A July of Extremes

At the beginning of July 2022, NOAA’s monthly climate outlook favored temperatures well above average across much of the United States. The outlook proved prescient.

Around the globe in summer 2022, wave after wave of heat crested and broke. Heat waves, particularly in Europe and Asia, caused thousands of heat-related deaths. On July 19, the U.K. had its hottest day ever recorded as temperatures topped 104°F (40°C).

In the U.S., the heat was pervasive and persistent as atmospheric high-pressure systems established stagnant heat domes, which placed more than 150 million people under heat warnings and advisories. Nearly every region of the continental U.S. experienced above-average temperatures. Several states saw record-breaking triple-digit highs, some for days on end. With the added impact of high humidity in many regions, the extreme heat threatened life and health.

The animation above shows the daily maximum surface air temperature across most of the Western Hemisphere in July 2022. It was produced by combining satellite observations with temperatures predicted by a version of the Goddard Earth Observing System (GEOS) global model, which uses mathematical equations to represent physical processes in the atmosphere. The darkest red areas indicate temperatures of more than 104°F (40°C).

July began with the development of a ridge of high pressure across the central and eastern U.S., which contributed to the establishment of a heat dome in the south-central U.S. High atmospheric pressure acts like a lid, trapping hot air that dries and warms the land surface, which in turn further heats the air. In the animation, a zone of extreme heat persists throughout the month in the south-central U.S., at times expanding to the Southwest, Upper Midwest, and Southeast.

In mid- to late July, blistering heat baked the Great Plains with highs reaching 115°F (46°C) and heat indices exceeding 120°F (49°C). The heat index is the effective temperature felt by the human body when relative humidity is combined with air temperature. By July 20, more than 154 million people were under heat warnings or advisories according to the National Integrated Heat Health Information System.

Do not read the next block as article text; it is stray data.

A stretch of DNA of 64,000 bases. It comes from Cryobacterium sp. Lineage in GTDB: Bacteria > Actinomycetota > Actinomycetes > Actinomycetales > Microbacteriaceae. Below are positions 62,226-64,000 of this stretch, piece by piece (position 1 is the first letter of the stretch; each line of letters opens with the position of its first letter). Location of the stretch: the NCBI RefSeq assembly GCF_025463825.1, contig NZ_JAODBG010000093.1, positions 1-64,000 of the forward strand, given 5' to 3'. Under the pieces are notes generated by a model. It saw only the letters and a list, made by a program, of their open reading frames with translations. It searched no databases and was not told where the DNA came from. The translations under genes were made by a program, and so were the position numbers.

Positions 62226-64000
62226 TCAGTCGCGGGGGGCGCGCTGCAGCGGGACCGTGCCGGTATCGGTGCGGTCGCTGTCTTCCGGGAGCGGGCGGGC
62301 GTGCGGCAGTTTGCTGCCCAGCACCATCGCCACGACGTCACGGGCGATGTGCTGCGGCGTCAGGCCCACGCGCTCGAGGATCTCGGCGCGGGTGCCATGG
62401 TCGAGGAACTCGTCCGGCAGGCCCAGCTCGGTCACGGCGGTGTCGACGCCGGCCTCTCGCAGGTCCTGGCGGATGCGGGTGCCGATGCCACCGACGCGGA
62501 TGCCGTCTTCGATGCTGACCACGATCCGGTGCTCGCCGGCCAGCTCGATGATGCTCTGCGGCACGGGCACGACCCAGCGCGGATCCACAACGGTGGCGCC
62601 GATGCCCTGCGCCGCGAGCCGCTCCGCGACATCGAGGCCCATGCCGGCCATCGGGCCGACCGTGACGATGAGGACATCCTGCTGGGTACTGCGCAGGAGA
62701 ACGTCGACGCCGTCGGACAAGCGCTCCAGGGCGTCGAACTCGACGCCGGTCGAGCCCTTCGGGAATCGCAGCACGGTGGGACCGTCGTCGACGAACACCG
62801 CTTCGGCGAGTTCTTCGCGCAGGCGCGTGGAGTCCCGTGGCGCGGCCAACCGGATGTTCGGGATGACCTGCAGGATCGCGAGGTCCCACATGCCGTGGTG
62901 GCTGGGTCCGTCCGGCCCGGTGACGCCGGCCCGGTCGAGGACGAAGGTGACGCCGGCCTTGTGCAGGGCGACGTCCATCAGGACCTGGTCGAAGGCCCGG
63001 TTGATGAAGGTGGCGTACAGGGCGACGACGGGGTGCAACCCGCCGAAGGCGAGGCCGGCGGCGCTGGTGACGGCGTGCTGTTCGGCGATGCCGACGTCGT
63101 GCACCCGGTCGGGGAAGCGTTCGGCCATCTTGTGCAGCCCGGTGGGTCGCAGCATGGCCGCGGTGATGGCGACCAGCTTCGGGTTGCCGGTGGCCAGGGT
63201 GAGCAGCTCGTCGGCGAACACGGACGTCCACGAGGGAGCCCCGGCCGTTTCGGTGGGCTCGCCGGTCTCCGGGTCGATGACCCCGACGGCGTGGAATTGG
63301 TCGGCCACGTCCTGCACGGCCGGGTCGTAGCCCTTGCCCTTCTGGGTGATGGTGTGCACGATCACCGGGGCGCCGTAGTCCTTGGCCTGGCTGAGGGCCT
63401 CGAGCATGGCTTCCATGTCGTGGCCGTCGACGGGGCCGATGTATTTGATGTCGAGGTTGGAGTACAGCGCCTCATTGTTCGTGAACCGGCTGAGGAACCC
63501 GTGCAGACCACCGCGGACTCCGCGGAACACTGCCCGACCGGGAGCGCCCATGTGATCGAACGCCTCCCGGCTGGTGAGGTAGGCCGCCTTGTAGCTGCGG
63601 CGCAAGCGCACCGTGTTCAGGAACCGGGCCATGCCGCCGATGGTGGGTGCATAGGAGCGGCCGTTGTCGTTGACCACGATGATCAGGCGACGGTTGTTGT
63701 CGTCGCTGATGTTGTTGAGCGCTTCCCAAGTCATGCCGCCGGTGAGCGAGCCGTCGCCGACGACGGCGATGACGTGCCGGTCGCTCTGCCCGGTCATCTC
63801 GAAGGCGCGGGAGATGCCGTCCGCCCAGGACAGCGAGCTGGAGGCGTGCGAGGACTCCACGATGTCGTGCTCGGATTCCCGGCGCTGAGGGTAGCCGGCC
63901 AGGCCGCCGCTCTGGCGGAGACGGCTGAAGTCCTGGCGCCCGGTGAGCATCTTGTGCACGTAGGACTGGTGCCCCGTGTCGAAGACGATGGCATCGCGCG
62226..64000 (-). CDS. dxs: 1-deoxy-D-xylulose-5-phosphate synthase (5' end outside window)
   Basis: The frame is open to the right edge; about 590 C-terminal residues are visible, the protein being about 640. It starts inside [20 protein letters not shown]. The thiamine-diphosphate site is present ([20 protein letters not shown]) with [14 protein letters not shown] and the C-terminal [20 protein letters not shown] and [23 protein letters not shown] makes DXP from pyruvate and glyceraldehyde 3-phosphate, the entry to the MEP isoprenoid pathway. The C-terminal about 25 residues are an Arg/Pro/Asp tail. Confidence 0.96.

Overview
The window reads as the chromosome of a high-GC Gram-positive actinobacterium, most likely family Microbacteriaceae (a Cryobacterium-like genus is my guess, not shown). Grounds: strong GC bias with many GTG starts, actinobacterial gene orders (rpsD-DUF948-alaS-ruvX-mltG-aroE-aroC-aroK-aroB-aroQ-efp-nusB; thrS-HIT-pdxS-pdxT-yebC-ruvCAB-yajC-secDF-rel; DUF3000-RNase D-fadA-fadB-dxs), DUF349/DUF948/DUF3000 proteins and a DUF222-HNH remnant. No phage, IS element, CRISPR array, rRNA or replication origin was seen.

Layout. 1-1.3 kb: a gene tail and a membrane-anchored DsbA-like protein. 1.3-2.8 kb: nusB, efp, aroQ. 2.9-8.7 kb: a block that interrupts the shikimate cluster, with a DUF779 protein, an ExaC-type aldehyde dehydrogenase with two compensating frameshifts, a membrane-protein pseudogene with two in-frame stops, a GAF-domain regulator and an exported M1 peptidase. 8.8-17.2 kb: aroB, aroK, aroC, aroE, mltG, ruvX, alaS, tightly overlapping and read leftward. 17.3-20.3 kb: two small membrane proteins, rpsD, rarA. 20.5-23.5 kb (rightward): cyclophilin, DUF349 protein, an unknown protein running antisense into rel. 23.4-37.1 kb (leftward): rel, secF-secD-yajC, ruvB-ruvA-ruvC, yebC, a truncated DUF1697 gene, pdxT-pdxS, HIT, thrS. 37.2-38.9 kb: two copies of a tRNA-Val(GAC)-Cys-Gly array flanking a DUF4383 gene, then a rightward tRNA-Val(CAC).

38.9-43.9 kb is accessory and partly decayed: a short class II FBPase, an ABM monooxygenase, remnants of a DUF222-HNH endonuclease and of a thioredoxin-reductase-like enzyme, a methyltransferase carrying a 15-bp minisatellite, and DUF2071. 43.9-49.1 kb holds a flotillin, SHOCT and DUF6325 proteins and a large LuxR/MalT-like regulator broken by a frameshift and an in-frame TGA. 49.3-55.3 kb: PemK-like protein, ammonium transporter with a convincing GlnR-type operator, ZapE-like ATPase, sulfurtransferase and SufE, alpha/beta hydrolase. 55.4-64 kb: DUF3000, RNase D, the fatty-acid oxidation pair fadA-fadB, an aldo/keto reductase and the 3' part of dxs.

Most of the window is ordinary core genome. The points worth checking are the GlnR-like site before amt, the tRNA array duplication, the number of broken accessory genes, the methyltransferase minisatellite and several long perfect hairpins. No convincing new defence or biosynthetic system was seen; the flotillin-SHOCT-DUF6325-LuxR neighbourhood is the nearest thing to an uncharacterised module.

Utah and Oklahoma both broke long-standing records for the most consecutive days on which temperatures exceeded 100°F (38°C). Utah saw 16 straight days of triple-digit highs, the most since the National Weather Service began keeping records in 1874.

The above map shows daily high temperatures on July 31, 2022. Late July saw the heat continuing in the Great Plains and Southeast, while rising in the West and Northeast. Newark, New Jersey, saw a record-breaking five straight days of triple-digit temperatures.

In the Pacific Northwest, where many homes lack air conditioning, several heat-related deaths were reported. Temperatures reached highs of 110°F (43°C) in Dallasport, Washington, and 114°F (46°C) in Medford, Oregon.

Extreme heat has killed more than 700 Americans per year on average over the past 30 years. Heat is the leading cause of weather-related death in the U.S., causing more deaths than hurricanes, tornadoes, floods, or extreme cold.

NASA Earth Observatory video and image by Joshua Stevens, using GEOS data from the Global Modeling and Assimilation Office at NASA GSFC. Story by Sara E. Pratt, with input from Steven Pawson and Nathan Arnold, GMAO.